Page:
Tim Gunn has some very strong feelings about the way fashion designers treat anyone over a size 6, and he's not holding back any longer. In a scathing new op-ed published in the Washington Post on Thursday, the Project Runway co-host put the entire industry on blast for the way it's "turned its back on plus-size women."
"There are 100 million plus-size women in America, and, for the past three years, they have increased their spending on clothes faster than their straight-size counterparts," he writes. "There is money to be made here ($20.4 billion, up 17 percent from 2013). But many designers—dripping with disdain, lacking imagination or simply too cowardly to take a risk—still refuse to make clothes for them."
Gunn doesn't let himself or Project Runway off the hook either, explaining that the designers would complain about the "real women" challenge every season and even admitting that Ashley Nell Tipton's recent win (she won season 14 with the show's first-ever plus-size collection) didn't inspire confidence that the industry is serious about changing.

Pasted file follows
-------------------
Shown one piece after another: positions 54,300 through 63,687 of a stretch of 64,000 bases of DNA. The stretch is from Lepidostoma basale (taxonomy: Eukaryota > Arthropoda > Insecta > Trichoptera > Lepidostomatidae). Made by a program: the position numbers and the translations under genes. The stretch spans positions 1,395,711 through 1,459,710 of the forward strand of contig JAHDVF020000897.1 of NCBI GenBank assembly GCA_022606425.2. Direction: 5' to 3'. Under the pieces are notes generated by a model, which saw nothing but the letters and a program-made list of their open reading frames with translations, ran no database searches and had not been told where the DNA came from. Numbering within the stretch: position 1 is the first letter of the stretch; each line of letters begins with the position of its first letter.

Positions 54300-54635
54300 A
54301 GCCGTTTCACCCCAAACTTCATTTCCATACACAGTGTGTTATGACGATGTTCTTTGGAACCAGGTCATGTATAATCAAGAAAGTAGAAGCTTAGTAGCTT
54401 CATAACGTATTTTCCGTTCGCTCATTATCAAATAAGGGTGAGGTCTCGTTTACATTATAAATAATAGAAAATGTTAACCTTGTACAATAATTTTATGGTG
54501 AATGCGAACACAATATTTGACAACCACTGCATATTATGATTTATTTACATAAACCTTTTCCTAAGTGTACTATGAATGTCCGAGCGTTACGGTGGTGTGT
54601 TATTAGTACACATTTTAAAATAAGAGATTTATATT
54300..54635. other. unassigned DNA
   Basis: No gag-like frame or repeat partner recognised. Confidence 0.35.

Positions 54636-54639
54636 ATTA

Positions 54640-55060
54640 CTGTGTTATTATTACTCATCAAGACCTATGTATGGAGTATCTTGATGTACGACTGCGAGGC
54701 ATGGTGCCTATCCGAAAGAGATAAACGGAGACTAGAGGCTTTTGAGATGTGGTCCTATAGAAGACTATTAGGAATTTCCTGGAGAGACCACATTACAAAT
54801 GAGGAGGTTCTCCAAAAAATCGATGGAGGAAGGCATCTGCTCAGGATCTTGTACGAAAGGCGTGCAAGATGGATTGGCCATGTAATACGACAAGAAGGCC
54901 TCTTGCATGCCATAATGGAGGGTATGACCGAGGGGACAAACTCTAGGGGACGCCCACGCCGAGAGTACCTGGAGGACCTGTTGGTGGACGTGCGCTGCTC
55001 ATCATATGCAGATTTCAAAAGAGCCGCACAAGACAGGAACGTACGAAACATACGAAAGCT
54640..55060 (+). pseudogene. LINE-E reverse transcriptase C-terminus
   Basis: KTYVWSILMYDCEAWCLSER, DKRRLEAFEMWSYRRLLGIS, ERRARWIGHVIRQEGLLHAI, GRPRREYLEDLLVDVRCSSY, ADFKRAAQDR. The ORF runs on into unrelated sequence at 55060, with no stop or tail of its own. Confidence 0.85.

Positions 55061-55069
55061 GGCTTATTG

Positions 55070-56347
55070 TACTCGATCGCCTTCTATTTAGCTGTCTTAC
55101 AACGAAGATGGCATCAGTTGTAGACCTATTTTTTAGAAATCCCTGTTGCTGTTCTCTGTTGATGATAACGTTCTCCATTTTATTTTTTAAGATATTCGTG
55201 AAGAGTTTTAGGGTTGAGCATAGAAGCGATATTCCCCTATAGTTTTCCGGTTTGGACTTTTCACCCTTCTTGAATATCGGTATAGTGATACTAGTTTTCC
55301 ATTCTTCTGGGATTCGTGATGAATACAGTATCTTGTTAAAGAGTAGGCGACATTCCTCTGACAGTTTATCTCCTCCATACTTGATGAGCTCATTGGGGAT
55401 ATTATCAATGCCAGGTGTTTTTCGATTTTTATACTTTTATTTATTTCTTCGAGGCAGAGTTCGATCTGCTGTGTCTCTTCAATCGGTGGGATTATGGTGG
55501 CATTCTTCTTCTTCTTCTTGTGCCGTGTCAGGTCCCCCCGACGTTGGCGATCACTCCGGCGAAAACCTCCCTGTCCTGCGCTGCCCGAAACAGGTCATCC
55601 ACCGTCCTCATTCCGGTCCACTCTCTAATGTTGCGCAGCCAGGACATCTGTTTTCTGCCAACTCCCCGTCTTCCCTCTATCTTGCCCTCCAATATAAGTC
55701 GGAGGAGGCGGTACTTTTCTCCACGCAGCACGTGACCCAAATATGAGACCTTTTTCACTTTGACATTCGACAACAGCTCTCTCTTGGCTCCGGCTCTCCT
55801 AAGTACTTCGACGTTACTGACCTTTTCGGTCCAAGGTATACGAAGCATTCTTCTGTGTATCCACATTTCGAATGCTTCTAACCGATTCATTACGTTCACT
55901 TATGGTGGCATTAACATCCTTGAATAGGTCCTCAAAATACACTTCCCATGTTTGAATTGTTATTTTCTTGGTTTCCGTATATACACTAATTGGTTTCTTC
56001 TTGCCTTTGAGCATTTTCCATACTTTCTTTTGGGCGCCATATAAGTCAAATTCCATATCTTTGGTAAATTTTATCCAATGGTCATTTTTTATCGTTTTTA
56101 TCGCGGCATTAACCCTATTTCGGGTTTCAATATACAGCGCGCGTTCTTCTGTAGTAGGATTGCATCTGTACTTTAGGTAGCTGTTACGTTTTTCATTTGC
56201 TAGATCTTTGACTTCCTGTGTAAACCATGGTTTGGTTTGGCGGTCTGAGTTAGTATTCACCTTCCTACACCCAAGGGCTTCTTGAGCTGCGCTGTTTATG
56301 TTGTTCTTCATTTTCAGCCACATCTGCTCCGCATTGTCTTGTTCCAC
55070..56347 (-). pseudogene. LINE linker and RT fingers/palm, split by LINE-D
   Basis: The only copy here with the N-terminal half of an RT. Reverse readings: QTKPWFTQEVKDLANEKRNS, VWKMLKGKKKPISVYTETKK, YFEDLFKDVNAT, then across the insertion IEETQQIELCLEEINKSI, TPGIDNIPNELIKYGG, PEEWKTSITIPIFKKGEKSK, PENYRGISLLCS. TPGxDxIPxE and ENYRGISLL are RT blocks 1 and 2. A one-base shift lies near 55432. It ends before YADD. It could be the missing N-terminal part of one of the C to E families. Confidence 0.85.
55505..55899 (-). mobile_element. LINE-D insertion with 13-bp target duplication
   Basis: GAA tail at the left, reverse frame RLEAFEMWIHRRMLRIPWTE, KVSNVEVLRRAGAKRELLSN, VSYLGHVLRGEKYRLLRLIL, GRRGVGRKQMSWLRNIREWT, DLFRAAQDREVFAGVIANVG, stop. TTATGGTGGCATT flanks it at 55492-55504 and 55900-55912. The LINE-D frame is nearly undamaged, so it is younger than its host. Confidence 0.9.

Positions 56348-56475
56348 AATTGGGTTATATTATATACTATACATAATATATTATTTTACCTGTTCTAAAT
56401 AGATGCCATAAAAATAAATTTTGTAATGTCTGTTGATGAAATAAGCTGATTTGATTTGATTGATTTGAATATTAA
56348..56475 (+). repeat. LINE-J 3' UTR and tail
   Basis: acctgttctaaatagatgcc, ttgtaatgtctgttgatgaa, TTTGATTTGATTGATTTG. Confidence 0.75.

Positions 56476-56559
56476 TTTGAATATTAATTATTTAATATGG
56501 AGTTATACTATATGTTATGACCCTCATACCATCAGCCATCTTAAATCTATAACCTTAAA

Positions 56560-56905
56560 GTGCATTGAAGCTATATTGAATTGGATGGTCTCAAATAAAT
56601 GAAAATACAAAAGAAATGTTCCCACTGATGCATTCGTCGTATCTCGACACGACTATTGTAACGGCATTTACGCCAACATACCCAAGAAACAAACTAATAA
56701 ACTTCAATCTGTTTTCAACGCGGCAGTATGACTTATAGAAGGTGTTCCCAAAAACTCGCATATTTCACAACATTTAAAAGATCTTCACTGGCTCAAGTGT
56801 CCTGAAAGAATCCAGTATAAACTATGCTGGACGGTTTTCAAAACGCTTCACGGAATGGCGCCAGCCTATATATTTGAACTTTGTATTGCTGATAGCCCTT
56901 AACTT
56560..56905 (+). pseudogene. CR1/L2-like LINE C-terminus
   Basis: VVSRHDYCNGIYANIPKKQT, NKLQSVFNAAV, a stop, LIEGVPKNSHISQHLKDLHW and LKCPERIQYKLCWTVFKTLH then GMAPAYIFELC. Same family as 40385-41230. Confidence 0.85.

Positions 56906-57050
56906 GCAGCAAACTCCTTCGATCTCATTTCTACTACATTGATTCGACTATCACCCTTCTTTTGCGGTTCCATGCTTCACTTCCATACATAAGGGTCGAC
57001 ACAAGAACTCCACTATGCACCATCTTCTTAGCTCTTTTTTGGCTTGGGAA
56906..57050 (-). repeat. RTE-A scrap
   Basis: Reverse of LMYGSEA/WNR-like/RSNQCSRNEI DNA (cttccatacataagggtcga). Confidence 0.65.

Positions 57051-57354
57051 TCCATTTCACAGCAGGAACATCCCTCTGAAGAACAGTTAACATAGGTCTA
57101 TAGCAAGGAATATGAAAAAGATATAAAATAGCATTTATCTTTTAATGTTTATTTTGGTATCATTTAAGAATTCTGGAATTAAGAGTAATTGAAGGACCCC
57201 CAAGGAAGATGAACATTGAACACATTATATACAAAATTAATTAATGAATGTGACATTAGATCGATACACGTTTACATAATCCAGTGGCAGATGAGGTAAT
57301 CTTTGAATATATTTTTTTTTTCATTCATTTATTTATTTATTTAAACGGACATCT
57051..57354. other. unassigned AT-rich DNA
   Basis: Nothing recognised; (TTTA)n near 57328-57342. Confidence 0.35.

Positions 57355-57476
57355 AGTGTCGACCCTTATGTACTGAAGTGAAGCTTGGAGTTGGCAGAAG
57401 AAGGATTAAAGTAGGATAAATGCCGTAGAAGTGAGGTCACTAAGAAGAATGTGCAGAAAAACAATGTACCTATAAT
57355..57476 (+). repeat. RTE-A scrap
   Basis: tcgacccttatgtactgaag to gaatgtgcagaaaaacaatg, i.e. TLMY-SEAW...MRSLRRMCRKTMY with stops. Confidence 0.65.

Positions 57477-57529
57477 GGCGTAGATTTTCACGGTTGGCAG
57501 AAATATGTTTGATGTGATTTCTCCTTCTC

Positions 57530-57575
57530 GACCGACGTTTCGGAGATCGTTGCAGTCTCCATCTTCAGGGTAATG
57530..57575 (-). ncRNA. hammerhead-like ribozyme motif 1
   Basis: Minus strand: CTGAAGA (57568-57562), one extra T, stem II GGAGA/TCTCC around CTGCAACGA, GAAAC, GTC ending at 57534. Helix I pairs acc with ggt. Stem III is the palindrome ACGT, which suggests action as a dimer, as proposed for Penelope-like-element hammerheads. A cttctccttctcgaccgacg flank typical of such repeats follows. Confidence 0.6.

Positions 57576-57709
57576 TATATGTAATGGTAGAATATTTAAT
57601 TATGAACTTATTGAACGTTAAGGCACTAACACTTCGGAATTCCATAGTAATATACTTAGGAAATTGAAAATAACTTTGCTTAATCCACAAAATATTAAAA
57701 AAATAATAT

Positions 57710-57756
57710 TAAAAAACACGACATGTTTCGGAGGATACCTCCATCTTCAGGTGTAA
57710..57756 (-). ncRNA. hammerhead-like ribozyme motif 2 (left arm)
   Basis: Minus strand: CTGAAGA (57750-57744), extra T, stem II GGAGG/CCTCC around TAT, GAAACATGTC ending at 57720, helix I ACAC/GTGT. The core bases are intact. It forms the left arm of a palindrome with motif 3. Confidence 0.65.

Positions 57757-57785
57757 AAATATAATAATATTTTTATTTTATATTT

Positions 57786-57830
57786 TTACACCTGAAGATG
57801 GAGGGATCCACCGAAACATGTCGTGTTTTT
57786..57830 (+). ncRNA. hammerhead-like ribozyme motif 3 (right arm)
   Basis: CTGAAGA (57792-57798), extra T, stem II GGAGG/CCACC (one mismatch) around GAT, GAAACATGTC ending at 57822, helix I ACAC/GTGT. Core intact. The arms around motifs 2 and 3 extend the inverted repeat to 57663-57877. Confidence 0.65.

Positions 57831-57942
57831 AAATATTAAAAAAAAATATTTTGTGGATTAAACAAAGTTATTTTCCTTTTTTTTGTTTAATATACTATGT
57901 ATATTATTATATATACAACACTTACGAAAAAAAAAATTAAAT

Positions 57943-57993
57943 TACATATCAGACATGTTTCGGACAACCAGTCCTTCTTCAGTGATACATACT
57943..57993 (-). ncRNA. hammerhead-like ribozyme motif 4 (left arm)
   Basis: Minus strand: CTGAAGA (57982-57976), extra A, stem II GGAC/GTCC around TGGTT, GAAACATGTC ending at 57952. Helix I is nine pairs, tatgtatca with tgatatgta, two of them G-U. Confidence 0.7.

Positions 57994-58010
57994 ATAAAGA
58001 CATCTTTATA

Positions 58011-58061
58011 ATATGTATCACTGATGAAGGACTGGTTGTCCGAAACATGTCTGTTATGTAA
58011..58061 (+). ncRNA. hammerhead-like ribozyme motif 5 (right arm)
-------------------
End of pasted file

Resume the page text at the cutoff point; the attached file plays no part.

"Her victory reeked of tokenism," he says. "One judge told me that she was 'voting for the symbol' and that these were clothes for a 'certain population.' I said they should be clothes all women want to wear. I wouldn't dream of letting any woman, whether she's a size 6 or a 16, wear them. Simply making a nod toward inclusiveness is not enough."
There is no reason the industry shouldn't be able to change from within, and Gunn gives a well-deserved shout-out to brands like ModCloth and designer Christian Siriano who've proved that it can be done. Every woman wants to look and feel her best. The fashion industry must do better. As Gunn says, "Designers, make it work."
Read the full op-ed over at the Washington Post.